Hooping for lobsters
Rockfish closures have Southern California anglers trying
for lobsters and crabs in the fall and winter with hoop nets
By Bill Becher
Special to ESPNoutdoors.com Oct. 12, 2004
Lobstering from a kayak can be very thrilling on nights with big winter swells. Stars wheel overhead and sounds and smells seem more intense in the dark. Most nights are calmer. Early in the season the water can be glassy flat and shimmering with bioluminescence.
Jim Cook was also setting nets from a kayak.
"You can get in and out of tighter places than you can with a power boat," said Cook. "You don't have a motor sound in your ear it's very peaceful."
Morton placed chemical light sticks in empty plastic pop bottles and tied them to the 60-foot
line attached to the nets. That way he can find the five nets that each California hoop net
angler is allowed. The nets are made of nylon mesh with a 32-inch metal outer ring and 12-inch
inner bottom ring. They sit flat on the ocean floor until retrieved then the rings form an
open topped enclosure.
Hoop nets are not a legal method of take for most fin fish and with a few exceptions they must be released back into the water according to Carrie Wilson of the Department of Fish and Game.
Ben Hong, product development manager for Promar Nets, said that until recently hoop nets were used mostly by Northern Californians after Dungeness crabs. He credits rock fish closures as motivating Southern California anglers to try hoop netting for lobsters and crabs in the fall and winter.
"More people are going after crabs this year," said Hong. Commercial fishermen market spider crabs as California king crab he said. "They look kind of disgusting at first but there is a lot of nice meat there," said Hong. "And rock crabs have a lot meat in their claws."
Hong suggests using sonar to meter for rock piles and artificial reefs and setting nets close by if jetties and break walls aren't producing. As the water gets colder lobsters tend to move into deeper water.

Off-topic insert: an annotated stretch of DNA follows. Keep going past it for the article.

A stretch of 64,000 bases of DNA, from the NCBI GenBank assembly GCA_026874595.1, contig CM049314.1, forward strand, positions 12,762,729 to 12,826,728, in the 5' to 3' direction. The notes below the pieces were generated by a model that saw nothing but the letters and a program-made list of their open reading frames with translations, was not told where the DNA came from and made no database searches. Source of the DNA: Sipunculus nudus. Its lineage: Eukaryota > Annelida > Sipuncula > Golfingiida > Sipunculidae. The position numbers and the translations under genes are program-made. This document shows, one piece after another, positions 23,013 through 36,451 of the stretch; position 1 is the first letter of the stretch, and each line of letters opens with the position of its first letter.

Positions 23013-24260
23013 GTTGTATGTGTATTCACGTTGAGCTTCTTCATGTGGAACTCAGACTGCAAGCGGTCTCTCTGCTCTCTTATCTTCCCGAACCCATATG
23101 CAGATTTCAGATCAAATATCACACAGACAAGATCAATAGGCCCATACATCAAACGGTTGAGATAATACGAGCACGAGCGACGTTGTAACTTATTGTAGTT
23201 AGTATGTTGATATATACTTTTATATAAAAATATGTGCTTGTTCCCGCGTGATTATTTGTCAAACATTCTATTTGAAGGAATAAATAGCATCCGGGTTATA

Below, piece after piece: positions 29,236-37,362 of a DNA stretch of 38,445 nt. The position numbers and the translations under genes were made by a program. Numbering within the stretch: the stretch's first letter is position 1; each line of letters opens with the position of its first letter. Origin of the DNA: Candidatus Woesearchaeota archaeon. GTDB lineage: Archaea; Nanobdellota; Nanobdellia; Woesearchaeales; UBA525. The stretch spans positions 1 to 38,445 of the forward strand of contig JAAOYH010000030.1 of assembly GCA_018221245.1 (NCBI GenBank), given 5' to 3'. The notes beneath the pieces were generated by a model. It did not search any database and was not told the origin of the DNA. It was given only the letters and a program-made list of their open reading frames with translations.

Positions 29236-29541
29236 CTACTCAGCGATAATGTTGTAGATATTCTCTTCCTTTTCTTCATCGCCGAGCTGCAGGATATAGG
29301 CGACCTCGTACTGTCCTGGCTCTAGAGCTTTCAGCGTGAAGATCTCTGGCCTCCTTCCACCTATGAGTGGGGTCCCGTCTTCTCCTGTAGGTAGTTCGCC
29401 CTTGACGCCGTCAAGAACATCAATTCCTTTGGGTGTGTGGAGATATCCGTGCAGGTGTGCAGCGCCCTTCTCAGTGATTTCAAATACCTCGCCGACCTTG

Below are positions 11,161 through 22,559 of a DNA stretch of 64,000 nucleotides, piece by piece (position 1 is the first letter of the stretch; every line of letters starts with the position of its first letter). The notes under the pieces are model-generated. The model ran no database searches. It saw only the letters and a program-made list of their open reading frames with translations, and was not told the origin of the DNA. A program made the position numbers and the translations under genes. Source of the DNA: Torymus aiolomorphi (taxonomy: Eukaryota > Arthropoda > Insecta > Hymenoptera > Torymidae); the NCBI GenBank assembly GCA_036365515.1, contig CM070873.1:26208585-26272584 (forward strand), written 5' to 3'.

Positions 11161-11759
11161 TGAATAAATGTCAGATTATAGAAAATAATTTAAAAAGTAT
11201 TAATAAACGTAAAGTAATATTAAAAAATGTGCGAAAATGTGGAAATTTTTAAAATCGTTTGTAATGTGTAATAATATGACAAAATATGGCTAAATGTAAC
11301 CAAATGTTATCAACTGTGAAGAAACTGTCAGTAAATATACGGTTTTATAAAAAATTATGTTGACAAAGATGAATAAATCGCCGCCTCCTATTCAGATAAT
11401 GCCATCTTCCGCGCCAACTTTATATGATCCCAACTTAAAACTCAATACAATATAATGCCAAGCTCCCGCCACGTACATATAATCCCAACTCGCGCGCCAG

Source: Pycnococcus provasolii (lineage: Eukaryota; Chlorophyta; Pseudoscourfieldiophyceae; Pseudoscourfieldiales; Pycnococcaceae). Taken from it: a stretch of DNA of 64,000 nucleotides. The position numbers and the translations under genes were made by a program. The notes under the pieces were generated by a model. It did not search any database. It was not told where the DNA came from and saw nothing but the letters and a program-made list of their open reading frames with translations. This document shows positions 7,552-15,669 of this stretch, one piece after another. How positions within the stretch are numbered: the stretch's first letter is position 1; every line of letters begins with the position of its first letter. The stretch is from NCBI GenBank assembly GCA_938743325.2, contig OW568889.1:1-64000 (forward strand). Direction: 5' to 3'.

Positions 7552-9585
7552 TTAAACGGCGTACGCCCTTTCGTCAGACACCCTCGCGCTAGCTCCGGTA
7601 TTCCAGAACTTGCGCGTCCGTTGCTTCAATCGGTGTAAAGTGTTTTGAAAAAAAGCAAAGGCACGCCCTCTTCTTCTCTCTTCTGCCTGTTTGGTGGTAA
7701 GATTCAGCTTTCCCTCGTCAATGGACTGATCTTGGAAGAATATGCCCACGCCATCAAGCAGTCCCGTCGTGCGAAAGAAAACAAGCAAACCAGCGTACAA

Hong recommends a steady haul when lifting the nets.
"When you make a constant pull water pressure keeps the lobsters in the bottom of net," said Hong. "If you stop they can jump out."
Morton gets most of his lobsters in shallow water from 10 to 30 feet deep. He uses a powerful Hummingbird 405SX fish finder mounted to his kayak to chart the bottom structure. Morton looks for patches of eelgrass near rocks where lobsters can hide during daylight hours. He sets five nets, leaves them for about 20 minutes, then hauls them up to check for lobster.
This takes some effort, and by the end of the night he's had a good workout and often several legal lobsters from 1.25 to two pounds. His biggest of the season was a five-pound bug. Morton carries a metal gauge to check the lobsters for the minimum 3.25-inch carapace length.
Morton wears gloves like those used when cleaning fish to help protect his hands. Spiny lobsters are just that they have two sharp spines above the eyes and a series of spines on a ridge below the tail. He suggests grabbing lobsters from the tail going forward to avoid these spines that point toward the head. Wearing gloves also helps avoid rope burns when pulling in nets.
Timing the "crawl" when lobsters start moving is key to success according to Morton. He likes to set his nets just before dusk. "Like a fish bite, all of a sudden it's active."
This night Cook scored four legal lobsters. He likes to barbeque the tails.
Don't forget the melted butter.
If you go
Spiny lobsters inhabit coastal waters off Ventura, Los Angeles and San Diego counties. The season is open until March 16, 2005.
Information about kayak fishing is at www.kayaksportfishing.com.
For hoop nets and tips on using them check www.promarnets.com. The Promar nets come with line, floats and 100 feet of line and cost about $25 to $30 depending on size. They are available at many tackle shops including Malibu Fish N' Tackle in Thousand Oaks, Taylor Tackle in Canoga Park and Bob Sands Fishing Tackle in Van Nuys.
You will want to bring a lobster gauge, waterproof floodlight, headlamp and gloves. For safety wear a PFD, carry a marine band VHF transceiver, display navigation lights and tell someone where you are going and when you will be back.
Bill Becher can be reached at firstname.lastname@example.org.